Lame-duck session offers an opportunity for Congress to fix immigration

US Border Patrol agent along the old border wall along the US – Mexico border where it ends at the base of a hill in San Diego. The comprehensive immigration reform that the Senate passed last week would, thanks to Republican insistence, increase border security spending by a whopping $46.3 billion over the next 10 years. (AP Photo/Gregory Bull) Gregory Bull

Lame-duck session offers an opportunity for Congress to fix immigration

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For years, Republicans and Democrats have been at each other’s throats about immigration. Democrats have urged Republicans to legalize many in the undocumented community, while Republicans have called for increased border security.

Rather than wait for a new Congress and the start of a new year, Democrats should prioritize an immigration fix in the waning days of a lame-duck session.

For one, the situation at the U.S.-Mexico border is unsustainable.

As someone living in a border state, I have seen firsthand how local communities and charities are stretched to accommodate the influx of immigrants fleeing violence, persecution, sex abuse, and worse. They include children, teenagers, and single mothers desperately looking for a new life and a chance to live safely and provide for themselves and their loved ones.


Of course, we know that there is also a minority coming across the border who have no intention of working and are involved in criminal activity.

We should have a system in place to determine who wants to contribute positively and who wants to do us harm.

No one bill will fix everything wrong with our country’s immigration system, but that shouldn’t be an excuse for inaction.

One bill that begins to address some of our country’s most pressing immigration issues is the Bipartisan Border Solutions Act. Among its provisions includes establishing at least four new regional processing centers in high-traffic Border Patrol sectors while disincentivizing immigrants with unrealistic asylum claims from coming to the United States. And just as importantly, the bill would provide Immigration and Customs Enforcement and Customs and Border Protection additional resources to help them do their jobs more effectively.

But what about the undocumented community living here in the U.S.?

What about starting with those with broad bipartisan support to legalize — the Deferred Action for Childhood Arrivals recipients?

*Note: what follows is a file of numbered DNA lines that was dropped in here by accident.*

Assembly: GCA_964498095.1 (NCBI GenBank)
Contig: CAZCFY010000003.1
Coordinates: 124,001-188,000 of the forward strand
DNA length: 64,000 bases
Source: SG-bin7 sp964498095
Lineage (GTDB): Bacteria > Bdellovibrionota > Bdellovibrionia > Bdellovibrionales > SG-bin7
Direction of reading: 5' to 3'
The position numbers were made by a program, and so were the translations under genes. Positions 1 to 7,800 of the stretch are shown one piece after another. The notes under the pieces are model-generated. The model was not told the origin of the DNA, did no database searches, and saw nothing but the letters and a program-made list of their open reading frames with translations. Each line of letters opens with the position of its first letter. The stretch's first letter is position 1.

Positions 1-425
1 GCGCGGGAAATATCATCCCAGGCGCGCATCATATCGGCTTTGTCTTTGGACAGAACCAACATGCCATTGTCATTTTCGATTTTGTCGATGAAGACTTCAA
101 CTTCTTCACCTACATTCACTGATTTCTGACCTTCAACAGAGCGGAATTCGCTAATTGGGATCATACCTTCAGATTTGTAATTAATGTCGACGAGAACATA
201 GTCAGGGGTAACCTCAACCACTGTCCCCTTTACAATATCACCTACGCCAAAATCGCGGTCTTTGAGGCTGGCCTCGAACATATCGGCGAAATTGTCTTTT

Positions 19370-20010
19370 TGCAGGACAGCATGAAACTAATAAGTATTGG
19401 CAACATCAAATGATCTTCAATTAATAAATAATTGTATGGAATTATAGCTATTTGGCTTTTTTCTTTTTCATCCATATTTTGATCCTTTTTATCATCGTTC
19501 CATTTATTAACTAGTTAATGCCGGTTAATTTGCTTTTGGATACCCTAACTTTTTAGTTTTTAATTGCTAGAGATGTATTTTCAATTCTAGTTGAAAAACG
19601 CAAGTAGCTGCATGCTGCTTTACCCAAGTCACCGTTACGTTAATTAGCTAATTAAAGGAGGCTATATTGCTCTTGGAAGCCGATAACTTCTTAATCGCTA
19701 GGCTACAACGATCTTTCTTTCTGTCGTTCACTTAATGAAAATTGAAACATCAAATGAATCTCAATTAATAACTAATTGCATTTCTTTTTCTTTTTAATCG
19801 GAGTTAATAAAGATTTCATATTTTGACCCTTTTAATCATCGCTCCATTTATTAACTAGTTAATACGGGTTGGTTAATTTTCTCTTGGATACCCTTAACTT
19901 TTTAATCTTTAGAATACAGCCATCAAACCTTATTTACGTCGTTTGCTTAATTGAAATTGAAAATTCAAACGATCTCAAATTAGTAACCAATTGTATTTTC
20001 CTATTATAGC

Brought to this country at an early age, these immigrants have lived in our communities for most of their lives and are either enrolled in school, serving in the military, or gainfully employed. They have also been screened to ensure they have not broken any strict laws. Former President Barack Obama issued an executive order in 2012 providing these immigrants with a reprieve from deportation proceedings. But since then, these immigrants have been caught up in legal limbo with little certainty for their future.

The public overwhelmingly agrees that they should stay. A recent poll taken weeks before Election Day found that “73% of surveyed voters in Arizona, Georgia, Nevada, Pennsylvania, and Wisconsin said they backed giving immigrants living in the U.S. without legal permission an opportunity to ‘earn’ lawful status and ultimately citizenship if they meet certain requirements, including passing background checks.”

Lawmakers in Washington may be listening. Senate Democrats are restarting conversations with their Republican counterparts to see if there are areas of common ground on immigration. Rather than trying to do everything all at once, lawmakers should focus on a plan for DACA recipients and border security. Both sides could claim partial victory while promising to do more.

Compromise has been one of the hallmarks of our legislative process, and when it comes to immigration, it’s the only way lawmakers will be able to break this logjam. The time to deliver is now!


Adryana Aldeen is a Republican strategist who lives in Austin, Texas, and a frequent commentator on Spanish and English-language news programming.

© 2022 Washington Examiner

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